Scooter rideshare just arrived in Minneapolis and St. Paul

This is what scooter rideshare looks like in Salt Lake City. Should Minneapolis look like this?

This is what scooter rideshare looks like in Salt Lake City. Should Minneapolis look like this? AP/Jeffrey D. Allred

What does the future of transportation in Minneapolis look like? For some, it's the return of streetcars. For at least one recent resident, it's ziplining.

Should we add electric scooter rideshare to the mix? Electric scooter rideshare companies think so, and a Minneapolis City Council committee will vote Tuesday to decide whether scooter rideshare startups should require licences. (Update: Hours ahead of the vote, rideshare firm Bird debuted in the Twin Cities; more info below.) 

California-based scooter companies like Bird and Lime are already popping up in U.S. cities. Their products are similar to Nice Ride, the bike-share network that spread throughout the Twin Cities beginning in 2010, but, ya know, for electric scooters. After paying $1 to unlock the scooters, users are charged 15 cents per minute for eco-friendly rides that can last for 15 miles at speeds up to 15 mph. Then, since the battery-powered vehicles are dockless, riders can stash 'em just about anywhere.

Apps are involved, so you could say Bird and Lime are #disruptive or possibly even #gamechanging. Silicon Valley venture capitalists are very much on board; Bird -- which investors are touting as the Uber of scooters (and definitely not the disastrous Juicero of scooters) -- is currently seeking a $2 billion (!) valuation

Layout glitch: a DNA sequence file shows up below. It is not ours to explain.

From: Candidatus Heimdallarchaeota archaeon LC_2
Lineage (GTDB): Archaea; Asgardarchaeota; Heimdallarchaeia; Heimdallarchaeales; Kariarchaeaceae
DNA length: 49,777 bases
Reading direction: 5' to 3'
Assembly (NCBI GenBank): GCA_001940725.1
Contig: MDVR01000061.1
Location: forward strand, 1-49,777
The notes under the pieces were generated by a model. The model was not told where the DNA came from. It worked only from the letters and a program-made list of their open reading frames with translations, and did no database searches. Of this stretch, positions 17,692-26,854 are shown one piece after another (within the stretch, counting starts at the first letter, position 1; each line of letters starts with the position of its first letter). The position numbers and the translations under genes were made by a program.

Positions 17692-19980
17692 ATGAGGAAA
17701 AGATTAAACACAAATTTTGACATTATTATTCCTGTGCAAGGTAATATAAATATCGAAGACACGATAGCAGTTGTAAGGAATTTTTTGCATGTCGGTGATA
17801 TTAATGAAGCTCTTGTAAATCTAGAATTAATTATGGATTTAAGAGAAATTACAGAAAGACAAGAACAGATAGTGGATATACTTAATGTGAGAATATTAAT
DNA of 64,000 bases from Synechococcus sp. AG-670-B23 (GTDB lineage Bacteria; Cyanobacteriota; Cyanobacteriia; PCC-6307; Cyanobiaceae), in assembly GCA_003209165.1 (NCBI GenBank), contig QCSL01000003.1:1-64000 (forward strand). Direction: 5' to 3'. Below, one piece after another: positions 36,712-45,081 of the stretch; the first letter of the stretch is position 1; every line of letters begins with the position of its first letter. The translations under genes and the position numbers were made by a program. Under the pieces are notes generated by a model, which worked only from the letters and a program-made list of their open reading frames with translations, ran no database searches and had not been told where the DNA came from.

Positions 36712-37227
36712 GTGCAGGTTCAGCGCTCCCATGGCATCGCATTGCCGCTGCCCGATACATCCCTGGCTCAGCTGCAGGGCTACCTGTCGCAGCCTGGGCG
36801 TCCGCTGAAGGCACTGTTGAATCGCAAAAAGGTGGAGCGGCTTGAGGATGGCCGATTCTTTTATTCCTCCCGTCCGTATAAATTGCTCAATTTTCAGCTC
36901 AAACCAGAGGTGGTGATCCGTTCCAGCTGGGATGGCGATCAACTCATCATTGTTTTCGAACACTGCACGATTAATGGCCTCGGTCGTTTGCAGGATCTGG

"In the Twin Cities, it’s clear there’s an urgent need for additional transit options that are accessible, affordable, and reliable for all residents and local communities," Bird spokesperson Nicholas Samonas says. "Birds are a great solution for short 'last-mile' trips that are too long to walk, but too short to drive. Right now, more than one-third of cars trips in the U.S. are less than two miles long. Bird's mission is to replace these trips -- get people out of their cars, reduce traffic and congestion, and cut carbon emissions."

Not every city buys that sale pitch. Denver and San Francisco have banned scooter rideshare services until more regulations emerge. The #ScootersBehavingBadly hashtag chronicles the messy reality of allowing users to abandon scooters all over urban streets.

Kevin Reich, chairman of Minneapolis' Transportation & Public Works Committee, seems open to the idea of scooter rideshare.

"We are trying to balance the innovation and the new shared economy, different ways of moving around in the city," he tells the Star Tribune. "We want to embrace that, but we also want to make sure that it doesn’t have the negative impact with getting into our right of way, creating pollution, other issues that could come up with not having a framework."

It's unclear what impact scooters zipping around bike lanes and sidewalks will have on Minneapolis, but Bird isn't waiting for city regulators to sort that out:

It's true: Midway through the writing of this blog, Bird announced its arrival in Minneapolis and St. Paul.

"Birds are now available across downtown and north Minneapolis, as well as downtown and Frogtown in St. Paul," Samonas says. "As ridership grows, we will adjust the number of Birds and areas they’re available based on rider demand."